Once Jones was healthy in 2004, he was very much the heavy use back and while that should continue, the Cowboys have acquired Anthony Thomas in the offseason. That's more likely just a prudent back-up move than a sign that Thomas will have appreciable playing time while Jones remains healthy. The bigger fly in the ointment is the rookie Marion Barber who may end up in a "Richie Anderson" role that takes a few carries and several passes per game. Barber has impressed and may play third downs. It would save Jones from excessive wear and there is no way that he can continue with the 27 attempts per game average from last year. The offense has the look of what benefits fantasy teams the most - a primary use back that should net good fantasy points and a third down player that could end up relevant if only with reception points. And Thomas is a great back-up for Jones.

Denver # of % of RB's in Gm Avg. Rushing Avg. Per Game Receiving Avg. Per Game
Games Plays Runs Rcvs Plays Att Yards TD Targets Caught Yards TD
Droughns, Reuben 9 84% 87% 67% 29 25 116 0.7 3 3 22 0.2
Griffin, Quentin 4 72% 79% 50% 24 20 74 0.5 4 3 17 0.3
Bell, Tatum 3 47% 48% 60% 16 14 88 0.7 2 1 23 0.0

Welcome to fantasy hell. The only returning runner from last season was the one that never topped 50% of the carries when he played. The Broncos do not typically like to mix and match backs inside games, they normally just do it over the weeks. That means each game will likely have a primary runner with good fantasy results but that tailback could easily be either Tatum Bell, Mike Anderson, Ron Dayne or Maurice Clarett. You could make a case for any of them. Griffin is still around but so far he is the only runner there that has proven that he is not up to the task of running full-time. If you actually do start the primary runner in any given week for Denver, the returns are very good. Just don't expect to be right every week. Maybe not most weeks. Maybe not two weeks in a row. This is the worst sort of RBBC - you cannot rely on a back playing at all. Even if you nailed down all four runners in your draft does not necessarily mean you will manage to have a fantasy starter every week.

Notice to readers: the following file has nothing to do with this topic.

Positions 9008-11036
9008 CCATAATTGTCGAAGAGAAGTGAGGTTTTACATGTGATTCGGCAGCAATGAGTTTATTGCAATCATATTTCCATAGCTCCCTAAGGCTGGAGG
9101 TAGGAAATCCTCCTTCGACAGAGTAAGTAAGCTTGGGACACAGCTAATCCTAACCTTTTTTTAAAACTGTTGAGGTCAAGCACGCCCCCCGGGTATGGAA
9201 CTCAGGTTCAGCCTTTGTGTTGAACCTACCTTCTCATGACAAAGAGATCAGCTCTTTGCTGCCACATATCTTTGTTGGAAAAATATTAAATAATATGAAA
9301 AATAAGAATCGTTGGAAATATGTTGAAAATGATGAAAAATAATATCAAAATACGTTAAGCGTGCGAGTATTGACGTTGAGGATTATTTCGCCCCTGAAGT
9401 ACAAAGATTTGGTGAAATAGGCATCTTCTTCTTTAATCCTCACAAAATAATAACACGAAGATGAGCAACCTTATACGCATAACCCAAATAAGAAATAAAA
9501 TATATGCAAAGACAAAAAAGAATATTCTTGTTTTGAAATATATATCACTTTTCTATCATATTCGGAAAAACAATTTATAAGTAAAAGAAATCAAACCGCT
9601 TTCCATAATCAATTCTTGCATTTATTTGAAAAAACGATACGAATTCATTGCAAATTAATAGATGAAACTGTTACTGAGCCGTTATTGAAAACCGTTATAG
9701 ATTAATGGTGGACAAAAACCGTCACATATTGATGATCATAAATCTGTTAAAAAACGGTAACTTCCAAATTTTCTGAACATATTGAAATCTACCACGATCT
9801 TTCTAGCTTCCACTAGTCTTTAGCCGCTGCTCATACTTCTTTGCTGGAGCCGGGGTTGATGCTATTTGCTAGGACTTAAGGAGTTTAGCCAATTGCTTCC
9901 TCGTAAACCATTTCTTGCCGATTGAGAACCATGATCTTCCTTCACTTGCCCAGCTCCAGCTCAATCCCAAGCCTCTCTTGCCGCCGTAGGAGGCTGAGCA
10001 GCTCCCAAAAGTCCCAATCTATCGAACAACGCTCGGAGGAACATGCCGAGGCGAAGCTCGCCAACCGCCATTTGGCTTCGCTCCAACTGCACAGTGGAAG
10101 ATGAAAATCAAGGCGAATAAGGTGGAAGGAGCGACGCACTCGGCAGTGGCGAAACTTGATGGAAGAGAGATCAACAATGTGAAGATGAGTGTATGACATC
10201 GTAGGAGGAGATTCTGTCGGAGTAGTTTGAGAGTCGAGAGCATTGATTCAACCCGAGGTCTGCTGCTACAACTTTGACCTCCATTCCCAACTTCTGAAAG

Detroit # of % of RB's in Gm Avg. Rushing Avg. Per Game Receiving Avg. Per Game
Games Plays Runs Rcvs Plays Att Yards TD Targets Caught Yards TD
Jones, Kevin 13 67% 78% 35% 21 18 86 0.4 3 2 14 0.1
Pinner, Artose 3 56% 59% 39% 14 12 30 0.3 2 2 18 0.0

The Lions used Kevin Jones above the RBBC line of 75% but not by much last year. They used both Shawn Bryson and Corey Schlessinger in games, particularly in the passing scheme. Consider Jones as the primary runner but not as a total workhorse back. New offensive coordinator Ted Tollner probably won't change much other than trying to figure out how to throw the football to three wideouts at the same time. Jones was very good as the season ended last year and has a better schedule in 2005 as well. He'll likely continue to see other backs get passes and the occasional run, but his ratio of sharing carries will more likely decrease a bit than increase.

Green Bay # of % of RB's in Gm Avg. Rushing Avg. Per Game Receiving Avg. Per Game
Games Plays Runs Rcvs Plays Att Yards TD Targets Caught Yards TD
Green, Ahman 13 65% 76% 39% 23 19 87 0.5 4 3 19 0.1
Fisher, Tony 2 56% 55% 61% 17 13 28 0.0 4 4 21 0.0
Davenport, Najeh 1 69% 76% 25% 20 19 178 1.0 1 1 8 0.0

This is the same offense and same players, so the same results can be expected this year. Green had 77% of the runs in 2003 and 76% in 2004. With the injury problems he has often had, there is no reason to expect that he will actually ge more use and Najeh Davenport has the confidence of the coaching staff so Green's numbers have a better chance at decreasing than increasing this season. The Packers also have a tougher schedule with a lesser offensive line. Green's receiving numbers may get a tick up but Tony Fisher fills in as the third down player and would more likely see the increase. This is marginally RBBC.

Houston # of % of RB's in Gm Avg. Rushing Avg. Per Game Receiving Avg. Per Game
Games Plays Runs Rcvs Plays Att Yards TD Targets Caught Yards TD
Davis, Domanick 13 88% 90% 80% 28 22 88 1.0 6 5 45 0.1
Wells, Jonathan 3 66% 67% 50% 21 19 72 0.7 2 1 14 0.0

Davis had one of the highest rates of use of any NFL back in both running and catching among running backs for Houston in each game last year. His ridiculously high 80% of all running back receptions shows what an every down player he is considered. The Texans did draft Vernand Morency last April who is similar to Davis in style and size, but the success of Davis should be enough to maintain this high use rate. His biggest concern is maintaining his health but the style of offense is more aligned with "use him up and replace him when needed" than to resort to a sharing scenario.

Indianapolis # of % of RB's in Gm Avg. Rushing Avg. Per Game Receiving Avg. Per Game
Games Plays Runs Rcvs Plays Att Yards TD Targets Caught Yards TD
James, Edgerrin 15 89% 90% 89% 26 22 103 0.6 4 3 32 0.0
Rhodes, Dominic 1 76% 92% 25% 13 12 34 0.0 1 0 0 0.0